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Tortured Logic

By Investor's Business Daily
January 16, 2009

Last Wednesday, the Washington Post's Bob Woodward recounted how Susan J. Crawford, in her first interview since being named convening authority of military commissions by Defense Secretary Robert Gates, said the treatment of Mohammed al-Qahtani, 9/11's 20th hijacker "met the legal definition of torture" and "that's why I did not refer the case" for prosecution.

"The techniques they used were all authorized, but the manner in which they applied them was overly aggressive and too persistent," Crawford said.

There "was not any one particular act; this was just a combination of things that had a medical impact on him, that hurt his health. It was abusive and uncalled for. And coercive. Clearly coercive. It was that medical impact that pushed me over the edge" to call it torture, she said.

Crawford, who dismissed war crimes charges against al-Qahtani in May 2008, said in the interview that she would not allow the prosecution to go forward. But, she admits, "He's a very dangerous man. What do you do with him now if you don't charge him and try him? I would be hesitant to say, 'Let him go.' "

So she has kicked the can down the road, preferring to let the Obama administration decide.

Mohammed al-Qahtani, also known as Detainee 063, is a dangerous man.

He had tried to enter the U.S. via Orlando International Airport in August 2001 when he was stopped by suspicious immigration officials. Just yards away, waiting to pick him up, was Mohammed Atta, ringleader of the 9/11 terrorist attacks.

According to federal investigators, al-Qahtani was to have been the fifth hijacker on United Airlines Flight 93, the "muscle" that was to have guarded the cockpit door. Had he been there, the passenger rebellion that steered the 757 into a Pennsylvania field might have been unsuccessful. Had Atta collected him in Orlando, flight 93 might have reached its destination and plowed into the U.S. Capitol.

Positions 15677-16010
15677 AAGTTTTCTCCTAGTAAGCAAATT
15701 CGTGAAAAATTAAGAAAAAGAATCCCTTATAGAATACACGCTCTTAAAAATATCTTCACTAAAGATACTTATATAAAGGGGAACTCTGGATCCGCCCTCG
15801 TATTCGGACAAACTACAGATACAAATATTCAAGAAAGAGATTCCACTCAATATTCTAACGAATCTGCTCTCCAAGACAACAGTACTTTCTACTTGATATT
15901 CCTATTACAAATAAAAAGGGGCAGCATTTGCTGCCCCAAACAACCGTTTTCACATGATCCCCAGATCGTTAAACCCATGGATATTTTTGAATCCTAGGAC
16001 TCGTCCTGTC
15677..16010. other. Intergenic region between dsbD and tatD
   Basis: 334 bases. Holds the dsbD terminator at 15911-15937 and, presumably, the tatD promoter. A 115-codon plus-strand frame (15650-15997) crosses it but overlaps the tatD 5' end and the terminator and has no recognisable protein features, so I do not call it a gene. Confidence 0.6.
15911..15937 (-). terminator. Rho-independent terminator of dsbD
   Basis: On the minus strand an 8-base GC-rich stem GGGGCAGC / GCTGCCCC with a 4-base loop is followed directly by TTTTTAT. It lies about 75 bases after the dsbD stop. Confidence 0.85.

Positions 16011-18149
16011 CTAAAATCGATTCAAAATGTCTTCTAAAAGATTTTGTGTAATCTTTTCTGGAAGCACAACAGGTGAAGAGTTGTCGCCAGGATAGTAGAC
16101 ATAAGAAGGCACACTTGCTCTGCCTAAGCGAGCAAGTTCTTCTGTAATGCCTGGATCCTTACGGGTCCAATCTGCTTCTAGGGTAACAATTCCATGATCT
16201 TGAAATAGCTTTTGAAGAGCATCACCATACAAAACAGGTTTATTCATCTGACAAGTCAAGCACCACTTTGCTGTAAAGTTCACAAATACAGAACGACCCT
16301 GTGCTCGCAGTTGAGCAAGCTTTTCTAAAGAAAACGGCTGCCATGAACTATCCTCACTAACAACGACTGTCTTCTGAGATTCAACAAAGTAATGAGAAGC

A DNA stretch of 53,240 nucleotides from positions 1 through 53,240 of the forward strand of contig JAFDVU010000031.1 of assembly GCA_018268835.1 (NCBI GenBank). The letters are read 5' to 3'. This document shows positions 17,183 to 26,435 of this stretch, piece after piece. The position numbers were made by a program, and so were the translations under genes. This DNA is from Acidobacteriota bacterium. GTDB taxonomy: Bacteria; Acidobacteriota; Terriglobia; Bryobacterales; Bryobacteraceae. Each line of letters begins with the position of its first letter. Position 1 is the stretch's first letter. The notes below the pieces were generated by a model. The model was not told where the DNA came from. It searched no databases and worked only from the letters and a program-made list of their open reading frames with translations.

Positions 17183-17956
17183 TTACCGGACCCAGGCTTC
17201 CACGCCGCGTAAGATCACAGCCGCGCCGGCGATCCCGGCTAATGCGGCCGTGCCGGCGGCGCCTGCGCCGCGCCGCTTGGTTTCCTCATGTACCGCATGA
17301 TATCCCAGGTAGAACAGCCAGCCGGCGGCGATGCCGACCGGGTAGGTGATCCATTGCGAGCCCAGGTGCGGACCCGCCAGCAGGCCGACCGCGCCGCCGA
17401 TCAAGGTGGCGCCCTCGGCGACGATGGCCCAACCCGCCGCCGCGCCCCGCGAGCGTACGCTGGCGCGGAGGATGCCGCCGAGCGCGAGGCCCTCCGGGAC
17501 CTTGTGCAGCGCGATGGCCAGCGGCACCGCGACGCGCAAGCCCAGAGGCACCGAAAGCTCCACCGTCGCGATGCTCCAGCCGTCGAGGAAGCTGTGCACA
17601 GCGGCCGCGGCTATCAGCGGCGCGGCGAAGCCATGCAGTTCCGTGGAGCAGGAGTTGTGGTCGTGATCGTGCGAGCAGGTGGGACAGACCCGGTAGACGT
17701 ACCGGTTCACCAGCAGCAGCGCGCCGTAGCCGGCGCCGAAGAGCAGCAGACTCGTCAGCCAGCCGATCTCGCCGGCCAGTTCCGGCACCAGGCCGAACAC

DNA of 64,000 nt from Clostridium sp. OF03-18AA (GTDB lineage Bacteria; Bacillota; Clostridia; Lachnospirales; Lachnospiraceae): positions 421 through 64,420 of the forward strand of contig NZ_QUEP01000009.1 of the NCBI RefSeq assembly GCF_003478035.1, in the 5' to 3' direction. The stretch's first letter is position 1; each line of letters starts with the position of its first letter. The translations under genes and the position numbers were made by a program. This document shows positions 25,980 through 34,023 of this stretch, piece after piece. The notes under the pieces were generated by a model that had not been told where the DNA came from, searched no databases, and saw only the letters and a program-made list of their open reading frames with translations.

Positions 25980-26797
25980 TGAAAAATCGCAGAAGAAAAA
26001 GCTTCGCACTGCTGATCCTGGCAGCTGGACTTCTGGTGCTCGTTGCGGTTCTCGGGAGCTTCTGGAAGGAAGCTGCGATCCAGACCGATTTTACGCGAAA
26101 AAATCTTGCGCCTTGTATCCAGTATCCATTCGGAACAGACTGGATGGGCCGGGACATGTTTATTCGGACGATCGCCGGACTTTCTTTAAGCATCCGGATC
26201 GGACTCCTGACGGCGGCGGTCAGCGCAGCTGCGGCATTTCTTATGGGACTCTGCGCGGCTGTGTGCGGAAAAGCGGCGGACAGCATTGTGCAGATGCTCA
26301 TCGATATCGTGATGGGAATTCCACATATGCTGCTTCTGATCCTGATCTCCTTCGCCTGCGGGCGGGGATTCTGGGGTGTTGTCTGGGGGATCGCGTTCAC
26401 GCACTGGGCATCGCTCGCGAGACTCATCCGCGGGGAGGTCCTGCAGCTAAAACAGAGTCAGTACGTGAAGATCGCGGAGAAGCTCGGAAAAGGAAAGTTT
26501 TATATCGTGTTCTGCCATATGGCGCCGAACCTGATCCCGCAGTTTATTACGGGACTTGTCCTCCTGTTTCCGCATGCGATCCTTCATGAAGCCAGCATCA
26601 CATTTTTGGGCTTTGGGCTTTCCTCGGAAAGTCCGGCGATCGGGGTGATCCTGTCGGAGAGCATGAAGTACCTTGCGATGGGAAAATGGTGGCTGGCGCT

The ACLU took it a step further, claiming in a press release that the charges against another Guantanamo detainee, Abd al-Rahim Hussain Mohammed al-Nashiri, should be dropped because he had also been "tortured" by being waterboarded. Nashiri is a notorious al-Qaida terrorist, responsible for orchestrating the USS Cole bombing, which killed 17 American servicemen, as well as other attacks.

In a press release issued Thursday, the ACLU said:

"In response to the admission by Susan J. Crawford, the top official overseeing the Office of Military Commissions, that the reason she refused to send a detainee's case to trial is because 'we tortured (him),' (al-Nashiri's) military lawyers filed a motion late Wednesday in Guantanamo to withdraw the charges against Abd al-Rahim Hussain Mohammed al-Nashiri, who is being charged for his alleged involvement in crimes including the USS Cole bombing."

This is the old "police brutality" argument that argues that if the police are deemed to have used "excessive" force in apprehending a criminal, the way to protect the community and punish the police is to let the criminal go free to commit more crimes.

In his farewell address, President Bush rightly noted that he had kept America safe in the seven years since 9/11 and mentioned the "tough decisions" that made it possible. We have documented some of the information gained and plots foiled as a result of our decision not to coddle jihadists.

We will never know how many Americans are alive today because we made the likes of al-Qahtani, al-Nashiri and Khalid Sheik Mohammed uncomfortable. But they are and we are, and it is precisely because we have been "aggressive and persistent."

We hope the new administration ignores the sob sisters and strives to keep it that way.

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